About NorthEast

The North-East

The North-East constitutes eight states and covers an area of 2.62 lakh sq.km. accounting for 7.9% of total geographical area of the country. With a total population of 39 million (2001), it accounts for 3.8% of total population of India. It is a region with strong natural and human resources. More than 64 per cent of the total geographical area is covered by thick and deciduous forest (164.101 million hectares under forest). Except a small valley plain of about 30 per cent, the rest of about 70 per cent of the total area is hilly and mountainous track of very steep to moderate slope. Thirty per cent of valley plain consists of upland, lowland, deep water and very deep water ecological situation. The North-East in totality is placed amongst the poorest regions of the country with per capita per annum NNP at Rs. 12407 compared to the national average at Rs. 17978 i.e. about 69% of the all India per capita NNP. The number of people dependent on agriculture is over 86 per cent. By and large production condition in agriculture is traditional. Rice is the major crop in the region. The agricultural productivity is the lowest, irrigation facility almost non-existent in many of the areas and consumption of fertilizer is extremely low in the region.

Roots of organic farming in the North-East

Organic farming is not new to the farming community of the North-East. The farmers have retained traditional practices and have shown an inclination towards organic farming that is being harnessed for the development of the region with ecological benefits. Several forms of organic farming are being successfully practiced in diverse climate, particularly in rain fed, tribal, mountains and hill areas of the region. The region provides considerable scope and opportunity for organic farming due to least utilization of chemical inputs. It is estimated that 18 million hectare of such land is available in the North-East, which can be exploited for organic production. With the sizable acreage under naturally organic/default organic cultivation, the North-East has tremendous potential to grow crops organically and emerge as a major producer of organic products.

Considering the hill ecology, the possible adverse effects of most modern methods in industry and agriculture on the plains, its abundance of difficult yet fertile tracts of land, its tribal customs of land tenure, its economic strength in terms of livestock ownership and limitations of terrain and irrigation, organic farming seems as a promising avenue for development.

Favourable Conditions

The region has remarkable advantages of fertile and organically rich soils, ample rainfall and water resources, river valleys, swamps and streams and great climatic diversity supporting diverse cropping possibilities. On the other hand the slopes and heavy rain make soil matters unstable and acidic and the slope and conditions favourable to rapid vegetative proliferation make agriculture and land management tedious and highly labour intensive process. The soils are also suitable for cultivation of a number of fruit crops such as jackfruit, arecanut, mango, orange etc, which are commonly grown but mostly for home consumption and sustenance purposes. A large part of the region is forested contributing significantly to the 22% coverage at the national level.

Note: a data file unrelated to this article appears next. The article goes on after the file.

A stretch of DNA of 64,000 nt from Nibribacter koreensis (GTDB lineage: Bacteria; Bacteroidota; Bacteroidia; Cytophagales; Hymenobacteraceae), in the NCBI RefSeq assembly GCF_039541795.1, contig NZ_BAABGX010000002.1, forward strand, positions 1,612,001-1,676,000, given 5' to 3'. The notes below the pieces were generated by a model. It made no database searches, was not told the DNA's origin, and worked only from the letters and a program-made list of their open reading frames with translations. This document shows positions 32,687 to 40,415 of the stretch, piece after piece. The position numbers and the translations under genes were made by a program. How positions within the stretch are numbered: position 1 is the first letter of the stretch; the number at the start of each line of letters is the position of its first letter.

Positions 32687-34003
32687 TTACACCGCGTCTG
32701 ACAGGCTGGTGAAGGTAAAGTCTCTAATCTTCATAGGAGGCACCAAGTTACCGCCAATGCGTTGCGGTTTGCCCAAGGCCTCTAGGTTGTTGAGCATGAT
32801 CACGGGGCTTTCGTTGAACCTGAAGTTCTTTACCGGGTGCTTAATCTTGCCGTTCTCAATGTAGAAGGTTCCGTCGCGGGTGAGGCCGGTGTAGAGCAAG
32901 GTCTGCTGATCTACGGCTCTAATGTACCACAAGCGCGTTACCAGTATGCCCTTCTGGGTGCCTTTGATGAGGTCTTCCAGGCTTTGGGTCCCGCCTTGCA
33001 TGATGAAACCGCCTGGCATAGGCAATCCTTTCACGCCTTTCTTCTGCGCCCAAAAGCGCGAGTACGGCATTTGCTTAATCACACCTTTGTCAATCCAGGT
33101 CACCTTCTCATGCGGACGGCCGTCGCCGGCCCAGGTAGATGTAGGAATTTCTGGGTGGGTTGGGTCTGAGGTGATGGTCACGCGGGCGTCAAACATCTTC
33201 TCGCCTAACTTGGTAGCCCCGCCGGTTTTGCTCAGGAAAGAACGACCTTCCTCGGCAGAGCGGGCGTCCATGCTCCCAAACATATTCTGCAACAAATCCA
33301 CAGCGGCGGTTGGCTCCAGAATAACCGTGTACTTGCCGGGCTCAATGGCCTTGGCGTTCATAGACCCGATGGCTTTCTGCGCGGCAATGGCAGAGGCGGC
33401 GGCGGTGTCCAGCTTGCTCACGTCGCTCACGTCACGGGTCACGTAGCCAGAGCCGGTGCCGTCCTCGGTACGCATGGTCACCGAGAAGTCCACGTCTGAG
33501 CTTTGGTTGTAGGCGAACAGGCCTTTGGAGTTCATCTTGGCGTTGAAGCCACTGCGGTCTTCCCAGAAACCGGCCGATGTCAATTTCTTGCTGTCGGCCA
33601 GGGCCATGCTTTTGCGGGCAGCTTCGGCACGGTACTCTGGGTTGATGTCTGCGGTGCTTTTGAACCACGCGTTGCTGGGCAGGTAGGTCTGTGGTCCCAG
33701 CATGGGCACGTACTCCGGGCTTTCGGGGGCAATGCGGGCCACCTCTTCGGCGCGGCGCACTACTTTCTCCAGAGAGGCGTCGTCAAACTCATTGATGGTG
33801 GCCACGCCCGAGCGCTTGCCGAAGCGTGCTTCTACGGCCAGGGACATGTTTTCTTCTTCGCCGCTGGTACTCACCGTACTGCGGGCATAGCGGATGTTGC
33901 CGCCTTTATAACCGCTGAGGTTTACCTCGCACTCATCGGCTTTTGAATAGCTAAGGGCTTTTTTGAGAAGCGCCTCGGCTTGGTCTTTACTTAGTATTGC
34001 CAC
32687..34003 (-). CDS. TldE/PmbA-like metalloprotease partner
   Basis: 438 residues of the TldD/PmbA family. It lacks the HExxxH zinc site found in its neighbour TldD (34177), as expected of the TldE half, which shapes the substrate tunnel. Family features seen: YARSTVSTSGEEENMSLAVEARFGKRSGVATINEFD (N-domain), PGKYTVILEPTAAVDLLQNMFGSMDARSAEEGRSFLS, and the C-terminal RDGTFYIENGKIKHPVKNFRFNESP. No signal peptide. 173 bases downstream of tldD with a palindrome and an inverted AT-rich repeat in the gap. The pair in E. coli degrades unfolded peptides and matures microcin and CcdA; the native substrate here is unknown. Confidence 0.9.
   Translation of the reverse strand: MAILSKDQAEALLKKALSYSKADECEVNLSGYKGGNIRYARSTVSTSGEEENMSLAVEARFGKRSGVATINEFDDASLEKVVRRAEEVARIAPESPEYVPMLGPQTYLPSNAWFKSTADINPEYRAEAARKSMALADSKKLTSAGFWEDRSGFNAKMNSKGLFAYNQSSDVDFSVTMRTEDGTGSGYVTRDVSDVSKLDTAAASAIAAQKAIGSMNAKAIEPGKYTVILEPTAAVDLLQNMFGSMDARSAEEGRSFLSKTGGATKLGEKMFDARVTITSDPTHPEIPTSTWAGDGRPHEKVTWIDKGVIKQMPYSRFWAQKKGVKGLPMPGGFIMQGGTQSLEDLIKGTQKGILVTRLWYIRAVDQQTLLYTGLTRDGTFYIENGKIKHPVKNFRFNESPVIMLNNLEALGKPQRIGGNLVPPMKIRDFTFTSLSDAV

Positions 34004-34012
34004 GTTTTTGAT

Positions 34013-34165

Growing Popularity

The popularity of organic farming is gradually increasing and now organic agriculture is practised in almost all the states of the Northeast, and its share of agricultural land and farms is growing. Among all farming systems, organic farming is gaining wide attention among farmers, entrepreneurs, policy makers and agricultural scientists of the Northeast for varied reasons such as it minimizes the dependence on chemical inputs (fertilizers; pesticides; herbicides and other agro-chemicals) thus safeguards/improves quality of resources, and environment. It is labour intensive and provides an opportunity to increase rural employment and achieve long-term improvements in the quality of resource base. The interest in organic agriculture is growing because it places more reliance on the natural and human resources available, requires less financial input and provides safe food while conserving the environment.

Economics of organic farming

The demand for “organic food” is rapidly growing. Certified “organic food” is presently grown on about 31 million ha in the world (1.1 million ha in India). Today, the global organic food market is growing at the rates of 20 to 30 per cent annum with the current global trade of around $26 billion. Within a decade it is expected to reach a whopping $100 billion. However, India’s share in the organic food market is only 0.18 percent that comes from 45,000 hectares of land under organic farming. It is in this context the northeastern region can play a major role. There are two main reasons that make the region most viable area for organic farming. The naturally evolved technology practice can be guided to follow a more organised course for greater benefit in national and international markets. At the same time livestock and vegetable products promote value addition through processing activities and promotion of systematic organic farming and food processing can help in drawing investment which will enable meaningful participation of the labour force with gender equity and integration of the region with outside economy while retaining indigenous characters that deserve conservation.

Recent Developments

The Agricultural and Processed food Products Export Development Authority (APEDA) has identified three northeastern states – Sikkim, Mizoram and Nagaland to launch the organic farming in the region. Tripura’s pineapple and Assam’s joha rice are already being promoted as organic. Mizoram and Manipur may go for organic passion fruits. Opportunities are beckoning the organic farmers and they are hopeful that the region can become a major supplier of organic foods and products as the region has a natural advantage.

Global Certification